I often find myself out of my league here, but I look forward to each Thursday morning when the Curator releases their weekly poem. Not only this, but they also provide the occasional short story or essay, and an annual collection of art, poetry and stories called The Leaf. Last year they had some Zoom seminars, which I actually managed to attend several times, despite the time difference.

Do you have any suggestions for ways to keep my brain mentally stimulated in English, and my mind cultivated when it comes to the arts? Any resources, books, or websites you would suggest? Let me know in the comments!

Fragile

Fragile and tentative, I find myself again

In this darkened corridor of hope

Waiting for what, I cannot rightly say.

The words are caught on my tongue as if

They are shy from the shadows on the wall.

Does hope shine brightly?

I cannot say it does,

It is a corridor long and dark

And always there is the waiting,

Waiting stretching like long, shimmering glass.

And this I wonder:

Is hope rightly hope if it does not fear?

The Salawin River

I really wanted to write a poem about the river yesterday.

But while there were words rolling around in my head, they refused to order themselves coherently when I tried to put them on paper.

Perhaps that is because a river is already a poem. And to write a poem about a river is maybe like trying to make a poem of a poem.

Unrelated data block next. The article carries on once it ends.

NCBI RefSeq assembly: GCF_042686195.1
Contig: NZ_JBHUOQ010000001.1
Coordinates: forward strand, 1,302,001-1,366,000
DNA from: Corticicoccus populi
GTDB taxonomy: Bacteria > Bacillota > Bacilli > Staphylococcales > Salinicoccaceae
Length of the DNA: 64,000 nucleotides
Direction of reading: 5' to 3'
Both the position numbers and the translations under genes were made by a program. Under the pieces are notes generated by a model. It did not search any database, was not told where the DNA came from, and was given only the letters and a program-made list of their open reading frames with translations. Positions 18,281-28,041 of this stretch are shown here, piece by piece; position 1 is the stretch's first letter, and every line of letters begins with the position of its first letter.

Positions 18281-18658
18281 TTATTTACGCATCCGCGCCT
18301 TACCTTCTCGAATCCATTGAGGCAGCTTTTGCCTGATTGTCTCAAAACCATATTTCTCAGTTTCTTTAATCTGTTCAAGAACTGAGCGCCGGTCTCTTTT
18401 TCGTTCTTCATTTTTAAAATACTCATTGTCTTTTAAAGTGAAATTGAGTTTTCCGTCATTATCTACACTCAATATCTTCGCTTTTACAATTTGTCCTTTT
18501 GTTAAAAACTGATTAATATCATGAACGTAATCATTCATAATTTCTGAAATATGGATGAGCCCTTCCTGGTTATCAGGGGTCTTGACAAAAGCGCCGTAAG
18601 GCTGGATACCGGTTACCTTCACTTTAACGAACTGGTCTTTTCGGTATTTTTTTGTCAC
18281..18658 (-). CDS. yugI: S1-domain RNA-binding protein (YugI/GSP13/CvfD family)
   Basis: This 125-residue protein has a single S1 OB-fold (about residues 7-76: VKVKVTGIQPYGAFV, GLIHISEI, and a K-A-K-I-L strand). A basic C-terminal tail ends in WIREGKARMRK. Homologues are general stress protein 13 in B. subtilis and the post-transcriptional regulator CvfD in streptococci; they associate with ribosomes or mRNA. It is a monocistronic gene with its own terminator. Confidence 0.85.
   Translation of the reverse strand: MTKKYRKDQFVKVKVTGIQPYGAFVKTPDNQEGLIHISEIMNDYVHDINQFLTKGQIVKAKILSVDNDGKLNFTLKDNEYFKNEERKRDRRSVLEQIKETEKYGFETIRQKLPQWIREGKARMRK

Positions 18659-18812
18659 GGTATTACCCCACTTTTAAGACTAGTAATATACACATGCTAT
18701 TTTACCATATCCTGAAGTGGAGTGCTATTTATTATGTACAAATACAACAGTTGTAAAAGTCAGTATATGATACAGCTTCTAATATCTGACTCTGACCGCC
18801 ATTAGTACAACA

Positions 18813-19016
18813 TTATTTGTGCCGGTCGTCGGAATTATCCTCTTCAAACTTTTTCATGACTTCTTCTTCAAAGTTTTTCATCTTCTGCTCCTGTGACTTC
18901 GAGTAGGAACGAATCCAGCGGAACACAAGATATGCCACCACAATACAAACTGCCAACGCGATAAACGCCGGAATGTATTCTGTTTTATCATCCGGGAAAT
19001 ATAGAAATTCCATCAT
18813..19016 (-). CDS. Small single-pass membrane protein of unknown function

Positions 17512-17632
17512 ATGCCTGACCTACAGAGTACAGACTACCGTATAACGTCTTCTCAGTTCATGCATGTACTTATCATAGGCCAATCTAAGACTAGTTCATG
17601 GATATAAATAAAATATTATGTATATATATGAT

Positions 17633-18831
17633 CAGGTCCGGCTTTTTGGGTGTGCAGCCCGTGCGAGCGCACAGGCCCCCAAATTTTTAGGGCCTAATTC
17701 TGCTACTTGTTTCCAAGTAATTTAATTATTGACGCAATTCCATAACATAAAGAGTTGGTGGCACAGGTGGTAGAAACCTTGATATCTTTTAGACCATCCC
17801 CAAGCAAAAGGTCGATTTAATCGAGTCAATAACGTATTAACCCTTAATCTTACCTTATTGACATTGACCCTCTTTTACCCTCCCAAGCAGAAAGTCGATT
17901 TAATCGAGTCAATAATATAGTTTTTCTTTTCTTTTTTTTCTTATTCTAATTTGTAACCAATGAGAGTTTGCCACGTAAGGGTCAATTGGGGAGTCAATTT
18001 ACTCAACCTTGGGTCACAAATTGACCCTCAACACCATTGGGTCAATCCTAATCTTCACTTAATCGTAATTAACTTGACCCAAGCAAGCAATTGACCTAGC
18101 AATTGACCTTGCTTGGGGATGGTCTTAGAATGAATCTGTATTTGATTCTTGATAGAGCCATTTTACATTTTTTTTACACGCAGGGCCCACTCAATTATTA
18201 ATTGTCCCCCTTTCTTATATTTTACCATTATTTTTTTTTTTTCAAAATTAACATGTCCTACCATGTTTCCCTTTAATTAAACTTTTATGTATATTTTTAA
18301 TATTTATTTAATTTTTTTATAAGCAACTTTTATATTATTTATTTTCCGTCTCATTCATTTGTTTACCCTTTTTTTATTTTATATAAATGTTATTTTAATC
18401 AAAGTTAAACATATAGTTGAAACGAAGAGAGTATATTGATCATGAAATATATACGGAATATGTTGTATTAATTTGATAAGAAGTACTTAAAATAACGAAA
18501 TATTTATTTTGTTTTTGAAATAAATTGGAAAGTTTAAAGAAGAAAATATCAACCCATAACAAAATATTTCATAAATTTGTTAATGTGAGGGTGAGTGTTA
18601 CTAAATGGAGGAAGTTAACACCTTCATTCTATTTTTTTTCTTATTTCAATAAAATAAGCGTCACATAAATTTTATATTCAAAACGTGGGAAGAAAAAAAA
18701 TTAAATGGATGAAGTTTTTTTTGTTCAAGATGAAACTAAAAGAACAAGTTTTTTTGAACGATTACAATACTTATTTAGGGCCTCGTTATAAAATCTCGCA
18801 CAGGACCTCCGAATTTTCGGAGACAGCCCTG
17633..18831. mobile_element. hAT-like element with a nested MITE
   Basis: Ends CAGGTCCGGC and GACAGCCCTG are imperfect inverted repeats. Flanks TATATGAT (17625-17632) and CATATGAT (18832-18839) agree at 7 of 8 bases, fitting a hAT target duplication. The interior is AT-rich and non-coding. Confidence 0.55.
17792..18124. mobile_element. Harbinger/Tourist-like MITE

Mmmmmm?? Yet Robert Louis Stevenson did it.

I don’t know. Someday I still hope to write a poem about it. But for now, I will just indulge in my fascination with this river.

Amy and I had a day off yesterday since it was the current Queen’s birthday. We took the chance to go to Mae Saam Laep, something we had wanted to do for a while.

Mae Saam Laep is a border town between Thailand and Myanmar located about 47 kilometers from Mae Sariang and is known for its trade with the other side, the other side being “Kawthoolei” ”(meaning “land without darkness) or Karen State. I had it my head that Kawthoolei was just a town in Karen state. I didn’t realize until yesterday that Kawthoolei is Karen State. Mae Saam Laep was evacuated at least once last year when the fighting on the other side came too close for comfort, and in the past shots have been fired on civilians in boats on the river. The village is built oddly, perched precariously on the mountainside above the river. Many people travel to Mae Saam Laep and from there travel by boat on the Salawin River to other more unreachable parts of Thailand and Myanmar.

I already have a fascination with rivers, probably fueled by memories I have of canoeing down the Arkansas River. But when I saw the Salawin river, and started researching more about it, it only increased my fascination.